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    Hi

    I was wondering if somebody could give me some advice. I want to apply to either:

    Columbia (Slavic Studies)

    UPenn (History)

    Northwestern (Journalism)

    Stanford (Svalvic studies/history)

    Cornell (History)

    Michigan-Ann Arbor (History/Journo)

    Can anybody tell me if I have a hope in hell chance of getting into these places with just a 2:1? I haven't graduated yet but I dont think I really have any chance of getting a first. These places just have the best courses for me.

    Also, does anybody know if International students (I'm English) have to take the GRE?

    Thanks so much for your help

    xx
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    Grades are of relatively little use in determining whether you'll get in at the graduate level. A 2:1 makes you competitive, but the following factors are much more important:

    • Language preparation - This is a big one. Many humanities departments eliminate 50-75% of their applicants because those applicants have insufficient language training. For Slavic studies, you should have at least 3-4 years of training in your language. For history, you'd need at least 2 years of a primary language and reading knowledge of a secondary research language (e.g. French or German).
    • Research and/or travel experience - Graduate school is all about doing research and eventually getting published. They want to see that you are capable of producing high quality independent work. Any experience living, studying, or working in your country/countries of interest for Slavic studies would also be very relevant and helpful.
    • Recommendations - You need strong letters of recommendation from well-known scholars in your field.
    • Writing sample - Your writing sample needs to be revised again and again in order to be of sufficient quality. You only have about 20 pages to show them how you write and think, so choose a good paper!
    • Personal statement - This 1 or 2 page essay discusses your academic history, what you plan to study in the future, why you want to study at that particular institution, and with whom you plan to work. This is the single most important part of your application.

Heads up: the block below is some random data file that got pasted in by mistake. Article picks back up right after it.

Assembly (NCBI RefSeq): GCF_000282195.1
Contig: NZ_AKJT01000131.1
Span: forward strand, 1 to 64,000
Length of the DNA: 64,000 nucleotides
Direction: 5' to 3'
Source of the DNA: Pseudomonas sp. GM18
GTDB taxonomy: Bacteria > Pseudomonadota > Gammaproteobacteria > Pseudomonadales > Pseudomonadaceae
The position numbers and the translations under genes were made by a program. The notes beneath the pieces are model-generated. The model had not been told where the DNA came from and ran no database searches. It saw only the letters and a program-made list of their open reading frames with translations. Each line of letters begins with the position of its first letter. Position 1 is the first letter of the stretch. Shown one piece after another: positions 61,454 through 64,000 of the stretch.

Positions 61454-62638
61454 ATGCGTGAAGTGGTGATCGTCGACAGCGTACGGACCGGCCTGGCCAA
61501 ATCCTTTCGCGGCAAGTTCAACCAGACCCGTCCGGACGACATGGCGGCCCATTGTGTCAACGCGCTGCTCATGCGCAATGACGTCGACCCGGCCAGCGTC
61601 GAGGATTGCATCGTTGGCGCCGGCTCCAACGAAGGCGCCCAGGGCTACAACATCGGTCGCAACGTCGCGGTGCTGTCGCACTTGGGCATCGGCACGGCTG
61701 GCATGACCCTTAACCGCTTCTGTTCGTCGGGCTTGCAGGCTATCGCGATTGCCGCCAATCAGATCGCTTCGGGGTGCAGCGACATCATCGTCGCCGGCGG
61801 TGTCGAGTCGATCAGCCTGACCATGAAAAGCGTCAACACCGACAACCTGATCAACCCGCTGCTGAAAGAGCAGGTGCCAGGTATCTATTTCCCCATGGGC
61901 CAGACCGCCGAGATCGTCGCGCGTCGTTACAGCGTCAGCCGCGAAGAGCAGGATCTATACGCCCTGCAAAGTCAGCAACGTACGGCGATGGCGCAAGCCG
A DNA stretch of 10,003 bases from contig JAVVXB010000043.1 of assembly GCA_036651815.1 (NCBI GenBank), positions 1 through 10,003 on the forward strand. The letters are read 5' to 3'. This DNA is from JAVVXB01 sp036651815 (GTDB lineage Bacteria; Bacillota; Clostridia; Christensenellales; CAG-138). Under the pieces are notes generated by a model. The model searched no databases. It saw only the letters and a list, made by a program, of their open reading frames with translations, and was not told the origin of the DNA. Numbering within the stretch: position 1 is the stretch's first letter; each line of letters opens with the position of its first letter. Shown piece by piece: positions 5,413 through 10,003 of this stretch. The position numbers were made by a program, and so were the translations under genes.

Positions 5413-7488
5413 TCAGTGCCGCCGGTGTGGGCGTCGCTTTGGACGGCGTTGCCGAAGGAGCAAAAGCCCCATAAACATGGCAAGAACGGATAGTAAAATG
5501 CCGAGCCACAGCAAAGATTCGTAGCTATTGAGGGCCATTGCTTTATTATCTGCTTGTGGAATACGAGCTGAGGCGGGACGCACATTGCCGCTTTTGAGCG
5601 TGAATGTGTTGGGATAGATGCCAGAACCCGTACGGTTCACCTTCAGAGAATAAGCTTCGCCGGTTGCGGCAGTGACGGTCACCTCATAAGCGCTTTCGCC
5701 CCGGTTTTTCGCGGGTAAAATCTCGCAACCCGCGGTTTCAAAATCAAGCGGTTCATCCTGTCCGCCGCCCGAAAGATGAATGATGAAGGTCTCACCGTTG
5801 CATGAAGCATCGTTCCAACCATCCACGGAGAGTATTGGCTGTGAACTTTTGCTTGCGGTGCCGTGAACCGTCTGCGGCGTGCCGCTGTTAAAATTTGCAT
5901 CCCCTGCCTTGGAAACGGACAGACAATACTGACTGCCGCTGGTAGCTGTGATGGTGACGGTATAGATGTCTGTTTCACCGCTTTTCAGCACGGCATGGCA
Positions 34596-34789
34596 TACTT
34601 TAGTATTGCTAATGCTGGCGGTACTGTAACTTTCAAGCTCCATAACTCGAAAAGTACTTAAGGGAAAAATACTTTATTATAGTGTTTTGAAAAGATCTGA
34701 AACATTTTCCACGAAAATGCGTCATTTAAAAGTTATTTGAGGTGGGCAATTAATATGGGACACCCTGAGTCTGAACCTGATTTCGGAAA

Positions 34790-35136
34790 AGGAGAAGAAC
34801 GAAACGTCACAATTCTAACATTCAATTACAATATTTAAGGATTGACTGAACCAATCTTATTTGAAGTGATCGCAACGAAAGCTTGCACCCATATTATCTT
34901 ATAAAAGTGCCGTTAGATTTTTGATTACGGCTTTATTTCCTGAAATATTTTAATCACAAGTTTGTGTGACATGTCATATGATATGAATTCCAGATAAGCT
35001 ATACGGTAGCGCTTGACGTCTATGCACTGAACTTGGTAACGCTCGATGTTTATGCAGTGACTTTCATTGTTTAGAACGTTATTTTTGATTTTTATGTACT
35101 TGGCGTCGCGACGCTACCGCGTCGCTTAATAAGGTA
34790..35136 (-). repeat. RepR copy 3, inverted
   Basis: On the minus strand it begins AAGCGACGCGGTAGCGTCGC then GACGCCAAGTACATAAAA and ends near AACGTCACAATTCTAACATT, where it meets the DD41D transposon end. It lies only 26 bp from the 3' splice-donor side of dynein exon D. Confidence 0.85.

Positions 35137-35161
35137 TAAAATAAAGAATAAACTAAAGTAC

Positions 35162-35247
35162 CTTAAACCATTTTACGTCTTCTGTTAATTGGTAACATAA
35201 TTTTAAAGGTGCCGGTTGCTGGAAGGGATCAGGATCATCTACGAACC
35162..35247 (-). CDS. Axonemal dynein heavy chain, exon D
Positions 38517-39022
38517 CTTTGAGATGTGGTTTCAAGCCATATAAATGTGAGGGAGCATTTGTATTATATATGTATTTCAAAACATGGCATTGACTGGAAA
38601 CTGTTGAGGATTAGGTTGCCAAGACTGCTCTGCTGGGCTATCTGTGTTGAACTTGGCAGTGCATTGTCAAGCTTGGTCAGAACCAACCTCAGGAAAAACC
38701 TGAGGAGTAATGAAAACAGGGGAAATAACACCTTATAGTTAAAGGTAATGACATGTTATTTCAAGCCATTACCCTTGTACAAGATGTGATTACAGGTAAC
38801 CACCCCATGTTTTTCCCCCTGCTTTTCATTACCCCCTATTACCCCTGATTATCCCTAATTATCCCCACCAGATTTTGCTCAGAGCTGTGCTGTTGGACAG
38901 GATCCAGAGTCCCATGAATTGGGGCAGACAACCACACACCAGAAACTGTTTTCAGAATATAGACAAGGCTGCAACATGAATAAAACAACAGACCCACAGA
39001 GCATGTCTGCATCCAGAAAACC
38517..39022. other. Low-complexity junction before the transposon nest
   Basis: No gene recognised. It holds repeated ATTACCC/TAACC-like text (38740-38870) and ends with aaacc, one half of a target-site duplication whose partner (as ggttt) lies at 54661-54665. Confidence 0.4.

• Fit - You must have a strong overlap of interests with at least two or three faculty members in the department you're applying for. Even if you are an amazing applicant, you will be immediately rejected if they do not focus on the aspect of the field you're going for (e.g. applying for Ottoman studies in a Middle Eastern studies department that focuses on Arabic and Persian).



    Be aware that graduate admissions is very, very selective these days. If you're extremely lucky, you may find a decent (but certainly not great) university with a 10% admit rate in history; most programs are admitting around 5%. Smaller and more poorly funded departments like Slavic studies will likely be admitting fewer applicants.


    I have a few concerns about you right now:

    1) Your applications are kind of all over the place. I can understand an overlap between history and Slavic studies, but adding journalism into the mix makes you look like you're all over the map in terms of interests. You may have good reasons for applying to those programs, but be sure you do.

    2) As a corollary to #1, you seem to be missing some of the strongest Slavics programs. Indiana, Princeton, Wisconsin, Bryn Mawr, Berkeley, Chicago, and Washington are just a few.

    3) All of your programs are impossibly difficult to get into even for applicants with impeccable applications. Add some funded master's programs unless you don't mind striking out everywhere.


    As a final note, yes, all applicants must take the GRE.
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    (Original post by devil09)